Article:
The present invention, however, provides that an agarose-based media is not only adherently disposed in the capillary bore, but is also adapted to maintain continuity of the continuous agarose-based phase when subjected to a field of, for example, about 300 V/cm in intensity.
Agarose is a natural polysaccharide isolated form agar and agarose gel is a relatively transparent anticonvection medium that prevents broadening of the zones during separation. Agarose is essentially biologically inert and non-toxic, unlike polyacrylamide. Moreover, agarose contains no potentially damaging polymerization byproducts since there is no freeradical polymerization involved in agarose gelation.
Agarose generally is considered the medium of choice for separation by molecular weight of large macromolecules (≧500,000 daltons) and is the preferred gel matrix for resolving nucleic acids. Unlike crosslinked polyacrylamide gels, agarose forms firm, mechanically stable gels at low concentrations yielding a macroporous matrix. These properties of gel strength and macroporosity are possible because, during gelation, agarose molecules associate into double helices which then further aggregate to form a rigid matrix of suprafibers. See Serwer, P., "Agarose Gels: Properties and Use for Electrophoresis", Electrophoresis, 4 (1983), 375-382. Sieving in agarose is dependent on gel concentration and can therefore be increased by increasing the percentage of agarose in the gel. Derivatization of agarose, e.g., by hydroxyethylation, has been observed to increase the sieving properties of these gels. It has been proposed that hydroxyethylation causes a decrease in the number of agarose double helices per suprafiber resulting in reduced pore sizes. Serwer, P., et al., "Agarose Gel Electrophoresis of Bacteriophages and Related Particles. III. Dependence of Gel Sieving on the Agarose Preparation", Electrophoresis, 4 (1983), 233-236, incorporated herein by reference.
Various additives may be included in agarose modify the properties of the matrix. For example, polyols can be used to increase mechanical stability, probably by increased hydrogen bonding, in the gelled media and to assist in adhesiveness. Illustrative polyols useful for this purpose include sorbitol, sucrose, erythritol and polyethylene glycol. Appropriate amounts of such additional components are in a range from about 0.5% to 10%.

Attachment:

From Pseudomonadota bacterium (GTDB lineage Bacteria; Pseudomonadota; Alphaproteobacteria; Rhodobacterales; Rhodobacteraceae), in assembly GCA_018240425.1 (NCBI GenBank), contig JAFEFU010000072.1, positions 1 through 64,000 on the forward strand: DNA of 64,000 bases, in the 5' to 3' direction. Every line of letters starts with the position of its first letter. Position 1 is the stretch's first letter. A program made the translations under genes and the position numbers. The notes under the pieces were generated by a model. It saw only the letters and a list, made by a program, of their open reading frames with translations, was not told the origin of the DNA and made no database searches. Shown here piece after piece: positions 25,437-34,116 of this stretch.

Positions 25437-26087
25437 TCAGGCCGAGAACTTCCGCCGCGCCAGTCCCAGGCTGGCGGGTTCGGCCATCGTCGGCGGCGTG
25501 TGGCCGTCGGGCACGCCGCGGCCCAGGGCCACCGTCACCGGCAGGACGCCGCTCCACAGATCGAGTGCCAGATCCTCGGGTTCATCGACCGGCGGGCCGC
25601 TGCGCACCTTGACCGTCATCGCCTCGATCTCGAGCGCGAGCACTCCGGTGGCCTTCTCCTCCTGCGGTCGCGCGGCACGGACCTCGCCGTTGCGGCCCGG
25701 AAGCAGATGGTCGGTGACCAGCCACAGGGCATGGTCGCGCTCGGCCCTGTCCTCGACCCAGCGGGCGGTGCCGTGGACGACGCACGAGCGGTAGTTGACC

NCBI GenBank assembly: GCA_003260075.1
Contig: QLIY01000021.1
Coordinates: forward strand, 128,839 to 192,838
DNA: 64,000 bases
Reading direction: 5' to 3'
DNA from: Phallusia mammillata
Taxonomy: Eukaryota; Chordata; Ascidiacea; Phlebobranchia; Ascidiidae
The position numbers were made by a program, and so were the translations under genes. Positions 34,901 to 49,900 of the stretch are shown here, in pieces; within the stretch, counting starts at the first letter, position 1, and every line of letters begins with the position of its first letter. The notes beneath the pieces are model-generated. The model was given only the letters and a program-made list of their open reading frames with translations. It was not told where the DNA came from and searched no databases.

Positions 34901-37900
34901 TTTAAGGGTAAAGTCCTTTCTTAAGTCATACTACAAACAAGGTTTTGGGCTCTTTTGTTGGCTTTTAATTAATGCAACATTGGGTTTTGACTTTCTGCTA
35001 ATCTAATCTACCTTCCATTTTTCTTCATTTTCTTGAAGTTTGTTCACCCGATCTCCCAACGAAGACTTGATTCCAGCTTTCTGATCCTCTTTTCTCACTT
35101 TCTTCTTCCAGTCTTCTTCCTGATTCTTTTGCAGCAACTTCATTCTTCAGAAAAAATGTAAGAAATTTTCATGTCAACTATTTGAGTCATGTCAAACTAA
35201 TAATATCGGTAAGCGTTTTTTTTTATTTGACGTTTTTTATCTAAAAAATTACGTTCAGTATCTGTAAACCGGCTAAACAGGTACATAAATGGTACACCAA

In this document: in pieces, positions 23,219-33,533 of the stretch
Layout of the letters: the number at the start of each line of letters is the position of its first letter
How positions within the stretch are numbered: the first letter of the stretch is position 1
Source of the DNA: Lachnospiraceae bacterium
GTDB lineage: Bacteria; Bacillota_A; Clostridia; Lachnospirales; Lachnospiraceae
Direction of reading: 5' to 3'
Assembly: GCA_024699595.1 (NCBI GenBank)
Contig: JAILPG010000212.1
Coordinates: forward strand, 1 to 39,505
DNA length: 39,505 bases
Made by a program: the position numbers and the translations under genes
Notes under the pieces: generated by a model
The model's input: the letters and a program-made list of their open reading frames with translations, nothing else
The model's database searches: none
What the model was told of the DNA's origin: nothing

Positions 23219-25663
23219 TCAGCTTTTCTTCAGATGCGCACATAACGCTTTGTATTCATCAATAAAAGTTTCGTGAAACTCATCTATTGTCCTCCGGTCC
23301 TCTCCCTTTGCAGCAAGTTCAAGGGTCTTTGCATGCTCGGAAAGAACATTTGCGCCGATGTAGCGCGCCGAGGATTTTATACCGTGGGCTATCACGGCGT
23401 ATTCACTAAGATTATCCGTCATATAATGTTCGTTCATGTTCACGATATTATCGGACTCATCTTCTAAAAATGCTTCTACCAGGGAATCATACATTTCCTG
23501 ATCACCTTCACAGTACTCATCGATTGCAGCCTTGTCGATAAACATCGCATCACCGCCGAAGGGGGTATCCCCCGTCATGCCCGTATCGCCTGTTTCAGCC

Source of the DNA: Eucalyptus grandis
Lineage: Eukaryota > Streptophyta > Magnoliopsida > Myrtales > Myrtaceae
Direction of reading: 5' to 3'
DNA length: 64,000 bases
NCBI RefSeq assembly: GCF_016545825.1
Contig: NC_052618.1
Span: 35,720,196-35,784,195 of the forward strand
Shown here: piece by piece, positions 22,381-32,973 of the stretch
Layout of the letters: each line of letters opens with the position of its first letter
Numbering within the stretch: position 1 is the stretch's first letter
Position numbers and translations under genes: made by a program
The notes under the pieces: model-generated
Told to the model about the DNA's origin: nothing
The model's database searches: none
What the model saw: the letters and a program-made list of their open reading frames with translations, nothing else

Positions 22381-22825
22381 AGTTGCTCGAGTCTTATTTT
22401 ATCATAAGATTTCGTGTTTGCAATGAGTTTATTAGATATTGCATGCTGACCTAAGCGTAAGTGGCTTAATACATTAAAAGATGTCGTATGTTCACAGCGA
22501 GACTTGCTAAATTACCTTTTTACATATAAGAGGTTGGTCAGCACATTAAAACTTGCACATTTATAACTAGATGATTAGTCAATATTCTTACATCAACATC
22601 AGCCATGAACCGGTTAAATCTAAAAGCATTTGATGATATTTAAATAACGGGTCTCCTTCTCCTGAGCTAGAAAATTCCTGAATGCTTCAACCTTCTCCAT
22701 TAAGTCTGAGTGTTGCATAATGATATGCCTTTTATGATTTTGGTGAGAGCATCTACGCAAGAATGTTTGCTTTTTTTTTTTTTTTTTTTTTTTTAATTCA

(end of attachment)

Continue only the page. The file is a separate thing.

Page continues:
Aspects of the present invention will now be demonstrated by the following examples.
A 0.1% agarose mixture (SeaKemŽ LE Lot No. 71594) was prepared and allowed to cool slightly until its consistency was clot-like. 3 × 50 cm lengths of 200 i.d. × 330 o.d. capillary tubing (Polymicro Technologies) were used. The mixture was pumped through the tubes for approximately ten minutes. Thereafter, the tubes were flushed with helium and the coating was allowed to sit overnight.
The analytical gel consisted of 1% agarose with 10% (W/V) sorbitol. The analytical gel mixture was pumped through the precoated tubes while the mixture was kept molten. The analytical gel was then allowed to sit overnight.
A capillary prepared by the inventive method as described in Example I was placed in a normal position on a detector mount of a modified IFCO UV visible detector. It was connected to the electrodes, without being placed in the detector, to test whether extrusion would occur under the influence of electric fields of increasing intensity. After 31 minutes at 100 V/cm (30 μA), no extrusion was visually or electrically evident. Next, the capillary was subject to a field intensity of 200 V/cm (90 μA) for 45 minutes, and again, no extrusion was detected Thereafter, the capillary tube was inspected under a binocular dissecting microscope and no discontinuities in the gel were found.
Capillaries prepared by the inventive method were used to separate three structurally related lentil lectins (Pharamacia Fine Chemicals), proteins that are commonly used in isoelectric focusing kits as standards with isoelectric points of 8.15, 8.35, and 8.55, respectively. Applying the test samples to capillaries of the invention and using CZE resolved the three proteins whereas the same mixture of proteins on a prior art capillary tube without agarose] and using CZE did not resolve the three proteins. A 250 mM phosphate buffer at pH 7 was used.
It is to be understood that while the invention has been described above in conjunction with preferred specific embodiments, the description and examples are intended to illustrate and not limit the scope of the invention, which is defined by the scope of the appended claims.
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|International Classification||G01N27/447, B01D57/02|
|Cooperative Classification||G01N27/44704, G01N27/44747, B01D57/02|
|European Classification||B01D57/02, G01N27/447B, G01N27/447B5|
|Jul 19, 1990||AS||Assignment|
Owner name: HEWLETT-PACKARD COMPANY, A CORP. OF CA, CALIFORNIA
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|Apr 28, 2000||AS||Assignment|
Owner name: HEWLETT-PACKARD COMPANY, A DELAWARE CORPORATION, C
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|Jun 15, 2000||AS||Assignment|